One of Yorkshire’s most famous views will be obscured by heavy machinery this summer as long-awaited repairs to Whitby’s crumbling piers finally get underway.
The restoration project, the biggest to the harbour since the pier extensions were built a century ago, looks set to begin, possibly as soon as April, following the revelation that councillors are being asked to pre-approve funding for the work before the money, from a variety of external sources, arrives in the bank.
Their approval is expected to go through on the nod at Friday’s meeting of Scarborough Borough Council, which recommends that the work proceeds “as quickly as possible once the funding decisions are known”.
Financing the £9m project has been “like juggling half a dozen balls at once”, said Coun Mike Cockerill, who holds the harbours and flood protection portfolio on the council.
Permission to accept grants from the Environment Agency, the European Union and North Yorkshire County Council as soon as they have been signed off would be “a major step forward”, Coun Cockerill said.
“This is a case of speeding things up – it’s not a matter of principle. The council is totally committed to do the job as soon as sufficient funding has been identified,”he said.
Planning permission to repair Whitby’s flood defences was granted last December, but is dependant on the external grants, which are expected but not guaranteed.
“We are quietly confident but we can’t count our chickens before they have hatched,” Coun Cockerill said.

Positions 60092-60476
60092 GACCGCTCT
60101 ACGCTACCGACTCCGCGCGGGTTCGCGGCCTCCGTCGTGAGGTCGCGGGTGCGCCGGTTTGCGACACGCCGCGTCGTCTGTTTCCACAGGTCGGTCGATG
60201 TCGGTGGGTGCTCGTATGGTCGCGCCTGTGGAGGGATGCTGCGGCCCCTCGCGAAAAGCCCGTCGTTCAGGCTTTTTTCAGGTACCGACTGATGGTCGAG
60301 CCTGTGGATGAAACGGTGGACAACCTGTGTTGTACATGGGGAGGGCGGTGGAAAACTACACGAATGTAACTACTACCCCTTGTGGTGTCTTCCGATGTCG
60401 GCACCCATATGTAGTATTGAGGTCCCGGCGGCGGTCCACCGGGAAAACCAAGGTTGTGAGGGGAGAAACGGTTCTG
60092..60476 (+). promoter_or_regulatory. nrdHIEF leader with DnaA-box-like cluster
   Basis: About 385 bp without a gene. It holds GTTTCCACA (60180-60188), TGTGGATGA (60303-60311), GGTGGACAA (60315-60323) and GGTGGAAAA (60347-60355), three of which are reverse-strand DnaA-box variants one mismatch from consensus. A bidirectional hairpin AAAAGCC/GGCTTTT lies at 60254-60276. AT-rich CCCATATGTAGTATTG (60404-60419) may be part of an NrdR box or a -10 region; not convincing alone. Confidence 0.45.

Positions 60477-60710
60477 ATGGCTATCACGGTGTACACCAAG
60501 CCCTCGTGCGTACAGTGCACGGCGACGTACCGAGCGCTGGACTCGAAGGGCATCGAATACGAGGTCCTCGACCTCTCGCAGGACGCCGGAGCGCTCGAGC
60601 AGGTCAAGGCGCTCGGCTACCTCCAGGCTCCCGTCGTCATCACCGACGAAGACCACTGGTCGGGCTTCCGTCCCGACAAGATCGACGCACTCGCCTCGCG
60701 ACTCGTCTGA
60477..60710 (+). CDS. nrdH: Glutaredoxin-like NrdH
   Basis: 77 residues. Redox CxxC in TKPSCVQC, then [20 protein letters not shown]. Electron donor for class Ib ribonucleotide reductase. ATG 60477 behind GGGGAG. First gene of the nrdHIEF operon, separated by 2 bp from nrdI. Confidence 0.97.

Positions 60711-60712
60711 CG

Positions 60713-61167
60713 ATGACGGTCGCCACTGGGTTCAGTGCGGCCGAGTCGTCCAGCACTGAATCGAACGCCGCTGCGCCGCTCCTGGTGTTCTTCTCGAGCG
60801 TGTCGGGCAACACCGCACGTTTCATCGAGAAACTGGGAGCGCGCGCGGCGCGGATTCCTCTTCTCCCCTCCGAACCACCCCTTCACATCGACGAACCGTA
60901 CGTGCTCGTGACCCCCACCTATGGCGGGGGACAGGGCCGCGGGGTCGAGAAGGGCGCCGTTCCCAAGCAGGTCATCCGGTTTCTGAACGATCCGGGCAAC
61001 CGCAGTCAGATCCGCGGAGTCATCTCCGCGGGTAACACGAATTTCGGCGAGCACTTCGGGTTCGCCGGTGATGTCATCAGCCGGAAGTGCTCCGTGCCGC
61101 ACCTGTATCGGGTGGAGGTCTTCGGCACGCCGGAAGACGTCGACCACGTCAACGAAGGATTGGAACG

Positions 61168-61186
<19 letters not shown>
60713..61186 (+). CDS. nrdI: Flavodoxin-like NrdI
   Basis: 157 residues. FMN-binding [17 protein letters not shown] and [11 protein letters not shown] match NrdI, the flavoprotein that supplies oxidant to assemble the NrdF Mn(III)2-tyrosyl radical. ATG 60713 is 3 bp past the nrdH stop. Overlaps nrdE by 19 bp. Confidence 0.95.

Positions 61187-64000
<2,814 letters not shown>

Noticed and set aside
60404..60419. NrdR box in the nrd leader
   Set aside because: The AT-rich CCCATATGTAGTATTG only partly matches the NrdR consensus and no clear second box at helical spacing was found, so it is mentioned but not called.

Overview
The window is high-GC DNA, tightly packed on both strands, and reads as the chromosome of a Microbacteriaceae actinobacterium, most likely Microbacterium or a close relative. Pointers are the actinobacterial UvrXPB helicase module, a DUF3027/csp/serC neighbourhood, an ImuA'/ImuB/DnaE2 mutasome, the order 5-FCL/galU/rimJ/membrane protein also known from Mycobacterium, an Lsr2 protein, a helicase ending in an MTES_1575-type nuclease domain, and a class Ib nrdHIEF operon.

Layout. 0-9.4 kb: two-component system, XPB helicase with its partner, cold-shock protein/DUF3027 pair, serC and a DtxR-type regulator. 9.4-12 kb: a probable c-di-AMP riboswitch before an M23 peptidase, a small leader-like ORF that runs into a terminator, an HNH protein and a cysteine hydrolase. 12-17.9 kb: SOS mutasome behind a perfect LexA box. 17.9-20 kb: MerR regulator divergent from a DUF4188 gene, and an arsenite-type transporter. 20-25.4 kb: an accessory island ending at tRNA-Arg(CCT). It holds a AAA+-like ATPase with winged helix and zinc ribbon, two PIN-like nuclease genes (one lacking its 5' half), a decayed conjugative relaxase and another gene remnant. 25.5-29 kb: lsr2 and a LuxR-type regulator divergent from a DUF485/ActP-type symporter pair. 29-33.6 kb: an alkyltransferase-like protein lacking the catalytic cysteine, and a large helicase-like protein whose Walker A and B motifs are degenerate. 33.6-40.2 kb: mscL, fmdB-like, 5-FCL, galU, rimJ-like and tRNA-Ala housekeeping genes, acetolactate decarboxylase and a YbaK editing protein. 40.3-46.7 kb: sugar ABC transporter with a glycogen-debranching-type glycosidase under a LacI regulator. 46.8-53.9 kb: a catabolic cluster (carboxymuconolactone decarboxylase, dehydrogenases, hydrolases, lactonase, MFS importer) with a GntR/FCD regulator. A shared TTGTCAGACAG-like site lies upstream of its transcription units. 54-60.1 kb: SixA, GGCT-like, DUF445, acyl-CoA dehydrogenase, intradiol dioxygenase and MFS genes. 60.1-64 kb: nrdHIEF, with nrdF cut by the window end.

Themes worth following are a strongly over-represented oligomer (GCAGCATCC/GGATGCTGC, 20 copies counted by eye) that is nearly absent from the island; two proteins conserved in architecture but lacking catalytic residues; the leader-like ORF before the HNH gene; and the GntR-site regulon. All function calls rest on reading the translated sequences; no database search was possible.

“We are totally in the hands of the external agencies. It only takes one organisation to defer a decision to their next meeting to hold things up.
“If we wait until we get the all the decisions through, it could be months before we get the formal go ahead. We want to preempt that and get on without any further delay.”
He said the contractor, Balfour Beatty Civil Engineering, was ready to move on to the site at short notice to start the work, which would continue through the warm months and resume next year.
The two piers are expected to remain open to walkers, with some restrictions possible.
“It might temporarily spoil the view for the summer, but even with large bits of plant on the piers it doesn’t detract too much,” Coun Cockerill said.
Scarborough Council, which has set aside £5m for coastal protection schemes across the district, was told when it approved the work at Whitby that its piers, a quarter of a mile long, were now in a “decrepit” state.
David Walker, the authority’s senior planning officer said in his report to councillors: “The piers are vital as coastal defences and as an integral part of safeguarding the harbour.”
A year ago, a tidal surge further damaged one of the piers and lifted an ice cream kiosk off the ground as it left a trail of debris, mud and driftwood – but the piers prevented widespread damage to businesses and homes.
The Government’s Environment Agency is expected to contribute £4.8m to their restoration, with up to £2.7m from the EU and £500,000 from the regional Enterprise Partnership.